In re: Paul Newman, et al
By order of the Bankruptcy Appellate Panel, the precedential effect of this decision is limited to the case and parties pursuant to 6th Cir. BAP LBR 8013-1(b). See also 6th Cir. BAP LBR 8010-1(c). File Name: 08b0004n.06 BANKRUPTCY APPELLATE PANEL OF THE SIXTH CIRCUIT In re: PAUL M. NEWMAN, Debtor. ______________________________________ EILEEN M. OLMSTEAD, Plaintiff-Appellant, ) ) ) ) ) ) ) ) ) ) ) ) ) ) ) )
v. PAUL M. NEWMAN, Defendant-Appellee. ______________________________________
Appeal from the United States Bankruptcy Court for the Middle District of Tennessee, at Nashville. No. 3:05-14139, 3:06-0181A. Argued: February 5, 2008 Decided and Filed: March 28, 2008 Before: FULTON, RHODES, and SHEA-STONUM, Bankruptcy Appellate Panel Judges. ____________________ COUNSEL ARGUED: James D. R. Roberts, Jr., ROBERTS & LAYMAN, Nashville, Tennessee, for Appellant. Steven L. Lefkovitz, LEFKOVITZ & LEFKOVITZ, Nashville, Tennessee, for Appellee. ON BRIEF: James D. R. Roberts, Jr., Janet L. Layman, ROBERTS & LAYMAN, Nashville, Tennessee, for Appellant. Steven L. Lefkovitz, LEFKOVITZ & LEFKOVITZ, Nashville, Tennessee, for Appellee.
____________________ OPINION ____________________ MARILYN SHEA-STONUM, Bankruptcy Appellate Panel Judge. Eileen Olmstead
("Olmstead") appeals from an order of the bankruptcy court finding that a debt owed to her by her former employer, Paul Newman (the "Debtor"), is not excepted from discharge pursuant to 11 U.S.C. § 523(a)(6). Specifically, Olmstead challenges the bankruptcy court's finding that the Debtor's failure to pay accrued vacation benefits to her was not malicious. For the reasons stated below, we AFFIRM the bankruptcy court's decision. I. ISSUES ON APPEAL The issue before the Panel is whether the bankruptcy court's finding that the Debtor's conduct was not malicious is clearly erroneous. II. JURISDICTION AND STANDARD OF REVIEW The Bankruptcy Appellate Panel of the Sixth Circuit has jurisdiction to decide this appeal. The United States District Court for the Middle District of Tennessee has authorized appeals to the Panel, and a final order of the bankruptcy court may be appealed as of right pursuant to 28 U.S.C. § 158(a)(1). For purposes of appeal, a final order "ends the litigation on the merits and leaves nothing for the court to do but execute the judgment." Midland Asphalt Corp. v. United States, 489 U.S. 794, 798, 109 S. Ct. 1494, 1497 (1989) (citations omitted). "A bankruptcy court's judgment determining dischargeability is a final and appealable order." Cash Am. Fin. Servs., Inc. v. Fox (In re Fox), 370 B.R. 104, 109 (B.A.P. 6th Cir. 2007) (quoting Hertzel v. Educ. Credit Mgmt. Corp. (In re Hertzel), 329 B.R. 221, 224-25 (B.A.P. 6th Cir. 2005)). Determinations of dischargeability under 11 U.S.C. § 523 are conclusions of law reviewed de novo. In re Fox, 370 B.R. at 109 (citing Bailey v. Bailey (In re Bailey), 254 B.R. 901, 903 (B.A.P. 6th Cir. 2000)). De novo review requires the "appellate court [to determine] the law independently of the trial court's determination." Id. (quoting O'Brien v. Ravenswood Apartments, Ltd. (In re Ravenswood Apartments, Ltd.), 338 B.R. 307, 310 (B.A.P. 6th Cir. 2006)).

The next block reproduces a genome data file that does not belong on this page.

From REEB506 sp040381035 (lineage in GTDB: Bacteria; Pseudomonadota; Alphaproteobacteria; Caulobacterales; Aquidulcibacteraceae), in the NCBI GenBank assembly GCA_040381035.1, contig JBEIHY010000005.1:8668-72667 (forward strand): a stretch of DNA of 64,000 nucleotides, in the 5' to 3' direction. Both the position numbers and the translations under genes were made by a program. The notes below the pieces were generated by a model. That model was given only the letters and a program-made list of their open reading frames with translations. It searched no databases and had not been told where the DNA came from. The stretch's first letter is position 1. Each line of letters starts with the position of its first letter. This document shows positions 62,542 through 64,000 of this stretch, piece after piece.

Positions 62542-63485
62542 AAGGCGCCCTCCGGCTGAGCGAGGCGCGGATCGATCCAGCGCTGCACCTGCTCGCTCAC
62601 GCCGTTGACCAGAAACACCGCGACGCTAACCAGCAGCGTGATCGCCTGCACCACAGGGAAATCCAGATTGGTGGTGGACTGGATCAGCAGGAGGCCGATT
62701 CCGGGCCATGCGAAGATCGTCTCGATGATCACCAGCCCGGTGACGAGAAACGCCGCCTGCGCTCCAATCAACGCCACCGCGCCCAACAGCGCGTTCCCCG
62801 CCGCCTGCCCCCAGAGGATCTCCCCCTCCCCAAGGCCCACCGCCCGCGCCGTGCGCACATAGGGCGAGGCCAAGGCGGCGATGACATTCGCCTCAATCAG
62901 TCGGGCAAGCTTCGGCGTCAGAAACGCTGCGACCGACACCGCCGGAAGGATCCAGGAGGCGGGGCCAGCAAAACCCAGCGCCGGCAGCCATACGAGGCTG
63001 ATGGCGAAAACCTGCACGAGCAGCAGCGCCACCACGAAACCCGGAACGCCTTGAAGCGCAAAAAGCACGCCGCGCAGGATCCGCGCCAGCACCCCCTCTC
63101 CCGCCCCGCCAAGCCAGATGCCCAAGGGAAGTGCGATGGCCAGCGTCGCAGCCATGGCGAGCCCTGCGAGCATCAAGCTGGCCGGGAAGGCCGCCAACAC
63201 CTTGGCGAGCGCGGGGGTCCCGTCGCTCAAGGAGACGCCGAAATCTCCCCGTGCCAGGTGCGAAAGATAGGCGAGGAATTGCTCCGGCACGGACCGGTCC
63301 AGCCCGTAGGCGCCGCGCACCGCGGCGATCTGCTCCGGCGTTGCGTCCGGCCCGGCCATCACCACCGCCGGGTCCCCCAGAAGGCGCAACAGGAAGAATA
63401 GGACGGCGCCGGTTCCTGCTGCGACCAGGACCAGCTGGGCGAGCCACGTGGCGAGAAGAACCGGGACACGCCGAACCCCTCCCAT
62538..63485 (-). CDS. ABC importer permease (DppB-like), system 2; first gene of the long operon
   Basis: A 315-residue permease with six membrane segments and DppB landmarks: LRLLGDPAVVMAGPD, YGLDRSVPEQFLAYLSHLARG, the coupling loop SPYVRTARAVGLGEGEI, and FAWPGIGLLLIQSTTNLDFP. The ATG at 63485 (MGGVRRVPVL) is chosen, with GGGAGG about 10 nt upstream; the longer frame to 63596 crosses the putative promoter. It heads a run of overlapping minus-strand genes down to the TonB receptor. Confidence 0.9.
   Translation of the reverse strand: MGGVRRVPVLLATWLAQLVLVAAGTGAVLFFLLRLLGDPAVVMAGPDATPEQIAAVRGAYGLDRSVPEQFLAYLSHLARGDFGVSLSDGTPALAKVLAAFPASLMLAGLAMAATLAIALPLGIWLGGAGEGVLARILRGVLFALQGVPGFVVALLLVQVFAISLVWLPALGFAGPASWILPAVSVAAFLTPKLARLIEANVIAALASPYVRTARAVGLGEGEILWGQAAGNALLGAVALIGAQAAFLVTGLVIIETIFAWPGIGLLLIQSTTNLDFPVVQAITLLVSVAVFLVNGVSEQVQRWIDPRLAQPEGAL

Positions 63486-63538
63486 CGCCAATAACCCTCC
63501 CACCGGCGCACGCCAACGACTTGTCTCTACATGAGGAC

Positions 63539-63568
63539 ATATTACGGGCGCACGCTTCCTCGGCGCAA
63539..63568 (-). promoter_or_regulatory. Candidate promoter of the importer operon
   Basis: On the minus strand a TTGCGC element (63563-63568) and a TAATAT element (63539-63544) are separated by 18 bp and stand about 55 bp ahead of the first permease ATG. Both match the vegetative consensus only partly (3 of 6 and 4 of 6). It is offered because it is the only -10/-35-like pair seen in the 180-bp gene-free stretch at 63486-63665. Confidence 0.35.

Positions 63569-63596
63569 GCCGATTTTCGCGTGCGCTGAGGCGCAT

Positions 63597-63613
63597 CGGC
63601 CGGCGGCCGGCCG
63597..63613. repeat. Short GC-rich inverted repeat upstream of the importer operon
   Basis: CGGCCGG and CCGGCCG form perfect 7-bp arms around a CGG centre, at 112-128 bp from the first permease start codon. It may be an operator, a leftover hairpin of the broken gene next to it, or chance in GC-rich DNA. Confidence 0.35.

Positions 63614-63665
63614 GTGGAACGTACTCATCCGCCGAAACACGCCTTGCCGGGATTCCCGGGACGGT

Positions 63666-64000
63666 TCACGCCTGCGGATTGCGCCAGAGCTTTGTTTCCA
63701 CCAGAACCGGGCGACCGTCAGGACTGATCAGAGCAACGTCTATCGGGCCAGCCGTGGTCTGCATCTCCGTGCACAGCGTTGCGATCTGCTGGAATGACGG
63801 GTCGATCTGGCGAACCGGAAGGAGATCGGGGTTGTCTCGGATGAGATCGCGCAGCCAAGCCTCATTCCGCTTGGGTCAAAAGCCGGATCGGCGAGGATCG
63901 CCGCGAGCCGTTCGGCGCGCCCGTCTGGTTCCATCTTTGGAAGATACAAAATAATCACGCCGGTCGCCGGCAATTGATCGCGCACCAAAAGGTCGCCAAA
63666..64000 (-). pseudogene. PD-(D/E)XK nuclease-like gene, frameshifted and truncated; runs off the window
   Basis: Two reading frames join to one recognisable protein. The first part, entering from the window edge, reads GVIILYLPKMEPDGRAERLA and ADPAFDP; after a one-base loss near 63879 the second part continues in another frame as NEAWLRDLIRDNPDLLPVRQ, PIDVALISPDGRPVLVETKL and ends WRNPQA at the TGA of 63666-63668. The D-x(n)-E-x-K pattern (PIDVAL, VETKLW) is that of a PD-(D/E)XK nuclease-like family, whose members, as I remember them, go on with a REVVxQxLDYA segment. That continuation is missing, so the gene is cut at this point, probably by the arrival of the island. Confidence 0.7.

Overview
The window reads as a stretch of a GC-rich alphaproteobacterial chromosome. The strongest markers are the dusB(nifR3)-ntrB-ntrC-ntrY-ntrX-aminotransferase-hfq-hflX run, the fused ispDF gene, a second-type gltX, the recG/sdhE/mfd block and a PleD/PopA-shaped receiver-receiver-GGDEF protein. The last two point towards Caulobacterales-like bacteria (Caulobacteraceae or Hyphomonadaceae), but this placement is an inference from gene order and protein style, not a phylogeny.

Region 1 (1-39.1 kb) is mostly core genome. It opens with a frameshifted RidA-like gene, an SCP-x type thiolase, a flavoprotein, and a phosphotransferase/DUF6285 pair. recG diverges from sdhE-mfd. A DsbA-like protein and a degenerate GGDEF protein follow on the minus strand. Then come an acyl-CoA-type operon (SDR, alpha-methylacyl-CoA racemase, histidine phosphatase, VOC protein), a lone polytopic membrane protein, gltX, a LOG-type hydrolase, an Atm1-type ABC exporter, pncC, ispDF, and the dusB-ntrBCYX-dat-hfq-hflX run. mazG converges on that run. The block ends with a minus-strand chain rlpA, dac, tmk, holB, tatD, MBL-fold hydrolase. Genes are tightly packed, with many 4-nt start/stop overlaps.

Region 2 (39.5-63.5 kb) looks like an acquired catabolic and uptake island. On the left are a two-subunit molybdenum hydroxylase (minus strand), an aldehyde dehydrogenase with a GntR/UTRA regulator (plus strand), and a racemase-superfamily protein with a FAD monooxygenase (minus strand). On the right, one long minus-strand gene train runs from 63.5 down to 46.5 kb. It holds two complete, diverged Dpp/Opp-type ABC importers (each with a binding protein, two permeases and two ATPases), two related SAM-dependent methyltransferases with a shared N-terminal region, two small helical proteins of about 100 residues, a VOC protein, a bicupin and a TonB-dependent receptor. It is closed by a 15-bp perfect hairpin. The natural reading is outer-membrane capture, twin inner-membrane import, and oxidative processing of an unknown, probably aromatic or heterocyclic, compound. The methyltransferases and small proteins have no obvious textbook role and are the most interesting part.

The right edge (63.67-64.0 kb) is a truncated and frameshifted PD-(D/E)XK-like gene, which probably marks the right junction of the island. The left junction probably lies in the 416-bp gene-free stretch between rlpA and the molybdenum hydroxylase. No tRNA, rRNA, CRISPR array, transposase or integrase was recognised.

However, "[t]he factual findings underlying the bankruptcy court's dischargeability ruling are upheld on appeal unless they are clearly erroneous." Id. (citing In re Hertzel, 329 B.R. at 225 and Van Aken v. Van Aken (In re Van Aken), 320 B.R. 620, 622 (B.A.P. 6th Cir. 2005) (dischargeability determinations present mixed questions of law and fact; the bankruptcy court's conclusions of law are reviewed de novo, while findings of fact are reviewed for clear error)). A bankruptcy court's findings of fact should not be disturbed simply because another trier of fact might construe the facts differently or reach a different conclusion. See Andersen v. City of Bessemer City, N.C., 470 U.S. 564, 574 (1985). A factual determination should be upheld unless "although there is evidence to support it, the reviewing court on the entire evidence is left with the definite and firm conviction that a mistake has been committed." In re Bailey, 254 B.R. at 903. III. FACTS